Please use this identifier to cite or link to this item:
Esau’s Mission, or Trauma as Propaganda: Disability after the Intifada
|1025.pdf||191.42 kB||Adobe PDF||View/Open|
|1024.docx||41.32 kB||Microsoft Word XML||View/Open|
|Title:||Esau’s Mission, or Trauma as Propaganda: Disability after the Intifada|
|Publisher:||University of Hawaii at Manoa -- Center on Disability Studies|
|Citation:||Epstein, M. (2006). Esau’s Mission, or Trauma as Propaganda: Disability after the Intifada. Review of Disability Studies: An International Journal, 2(3).|
|Series:||vol. 2, no. 3|
|Abstract:||Israelis and Palestinians, while sharing an I/Abrahamic root, many chapters of Semitic history, and common values of resourcefulness and valor, both have defended their cultural boundaries through the exchange of mutilating, annihilative blows upon the other. The intifada (an Arabic word meaning to shake off or shiver because of illness, fear, or weakness) of the millennium signify a trope of body and status among the fragmented population in the region; specifically, the propagandizing of traumatic events that suggest victimization and invalidation. The discursive nature of “unnatural” catastrophe—devastation of Palestinian communities by Israeli Defense Forces, blitzing of Israeli civilians in planned attacks— substitutes the propaganda of trauma for the reality of disability experienced in both cultures. Reflecting the duality of rhetorical positions seen in I/Abraham’s disposition of both Isaac and Esau, this essay links the root of trauma propaganda to the ideology of religious fitness and righteousness.|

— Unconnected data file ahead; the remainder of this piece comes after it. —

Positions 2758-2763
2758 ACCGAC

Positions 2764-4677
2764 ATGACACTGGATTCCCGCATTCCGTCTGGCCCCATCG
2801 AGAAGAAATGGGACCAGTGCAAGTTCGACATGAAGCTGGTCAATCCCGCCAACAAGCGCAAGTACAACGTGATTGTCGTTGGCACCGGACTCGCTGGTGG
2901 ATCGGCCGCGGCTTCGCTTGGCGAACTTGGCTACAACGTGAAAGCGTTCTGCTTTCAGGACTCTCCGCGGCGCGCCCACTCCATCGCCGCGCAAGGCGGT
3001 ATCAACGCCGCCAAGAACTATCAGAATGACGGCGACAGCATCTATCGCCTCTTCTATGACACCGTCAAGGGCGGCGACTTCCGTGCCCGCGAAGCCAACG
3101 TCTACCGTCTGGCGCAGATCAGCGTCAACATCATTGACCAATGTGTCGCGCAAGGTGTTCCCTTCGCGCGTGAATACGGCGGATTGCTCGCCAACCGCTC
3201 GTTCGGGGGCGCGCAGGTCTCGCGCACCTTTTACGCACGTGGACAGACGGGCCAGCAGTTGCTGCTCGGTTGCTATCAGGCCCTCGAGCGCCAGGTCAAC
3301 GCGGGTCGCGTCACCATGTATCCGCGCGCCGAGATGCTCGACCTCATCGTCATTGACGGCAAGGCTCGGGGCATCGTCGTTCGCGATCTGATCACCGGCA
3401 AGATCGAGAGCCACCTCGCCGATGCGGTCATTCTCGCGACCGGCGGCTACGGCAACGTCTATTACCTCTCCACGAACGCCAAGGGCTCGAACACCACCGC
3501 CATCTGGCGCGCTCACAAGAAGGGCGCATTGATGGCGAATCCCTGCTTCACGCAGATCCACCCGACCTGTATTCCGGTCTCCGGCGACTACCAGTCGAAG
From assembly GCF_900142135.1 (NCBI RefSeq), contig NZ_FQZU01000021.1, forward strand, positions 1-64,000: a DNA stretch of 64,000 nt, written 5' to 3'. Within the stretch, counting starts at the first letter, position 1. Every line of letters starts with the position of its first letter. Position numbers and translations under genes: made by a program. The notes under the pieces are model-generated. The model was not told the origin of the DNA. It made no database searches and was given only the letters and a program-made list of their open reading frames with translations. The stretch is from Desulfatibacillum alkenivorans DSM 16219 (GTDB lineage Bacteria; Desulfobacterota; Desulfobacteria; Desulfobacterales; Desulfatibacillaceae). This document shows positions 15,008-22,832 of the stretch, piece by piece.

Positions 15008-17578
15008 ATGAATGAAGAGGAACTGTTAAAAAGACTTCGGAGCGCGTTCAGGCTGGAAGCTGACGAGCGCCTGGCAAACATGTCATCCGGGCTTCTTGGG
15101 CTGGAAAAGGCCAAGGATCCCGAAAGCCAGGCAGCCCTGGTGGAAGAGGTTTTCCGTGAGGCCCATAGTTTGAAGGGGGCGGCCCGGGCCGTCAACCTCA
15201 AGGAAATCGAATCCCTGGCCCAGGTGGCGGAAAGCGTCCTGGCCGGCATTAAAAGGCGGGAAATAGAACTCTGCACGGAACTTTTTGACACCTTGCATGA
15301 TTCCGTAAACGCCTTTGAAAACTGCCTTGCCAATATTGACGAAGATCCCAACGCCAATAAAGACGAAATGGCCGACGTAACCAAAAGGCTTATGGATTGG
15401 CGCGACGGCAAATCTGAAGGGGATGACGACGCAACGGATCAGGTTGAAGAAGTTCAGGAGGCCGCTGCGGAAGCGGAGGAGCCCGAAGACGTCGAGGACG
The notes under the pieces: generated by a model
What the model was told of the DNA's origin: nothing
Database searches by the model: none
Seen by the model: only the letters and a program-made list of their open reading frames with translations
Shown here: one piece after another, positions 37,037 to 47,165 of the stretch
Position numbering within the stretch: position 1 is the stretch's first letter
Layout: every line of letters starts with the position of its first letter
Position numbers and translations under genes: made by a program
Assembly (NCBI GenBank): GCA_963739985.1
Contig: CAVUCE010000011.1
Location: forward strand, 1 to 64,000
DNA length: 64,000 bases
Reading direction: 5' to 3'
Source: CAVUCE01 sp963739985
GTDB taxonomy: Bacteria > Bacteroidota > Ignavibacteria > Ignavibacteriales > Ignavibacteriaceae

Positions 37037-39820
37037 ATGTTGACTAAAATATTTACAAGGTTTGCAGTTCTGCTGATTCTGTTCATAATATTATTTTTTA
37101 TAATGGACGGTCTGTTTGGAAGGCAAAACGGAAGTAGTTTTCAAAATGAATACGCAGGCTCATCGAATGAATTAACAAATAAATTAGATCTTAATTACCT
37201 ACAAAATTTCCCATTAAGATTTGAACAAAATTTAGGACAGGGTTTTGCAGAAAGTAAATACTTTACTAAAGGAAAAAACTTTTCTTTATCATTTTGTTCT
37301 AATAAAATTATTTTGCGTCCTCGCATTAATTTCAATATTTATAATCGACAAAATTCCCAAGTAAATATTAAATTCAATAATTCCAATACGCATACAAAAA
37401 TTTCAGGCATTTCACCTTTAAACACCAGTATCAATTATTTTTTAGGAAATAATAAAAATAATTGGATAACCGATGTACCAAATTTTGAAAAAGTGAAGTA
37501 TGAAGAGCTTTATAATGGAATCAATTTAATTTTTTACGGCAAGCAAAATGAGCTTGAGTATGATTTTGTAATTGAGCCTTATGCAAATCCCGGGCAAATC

|Appears in Collections:||
RDS Volume 2, No. 3|
Please email email@example.com if you need this content in ADA-compliant format.
Items in ScholarSpace are protected by copyright, with all rights reserved, unless otherwise indicated.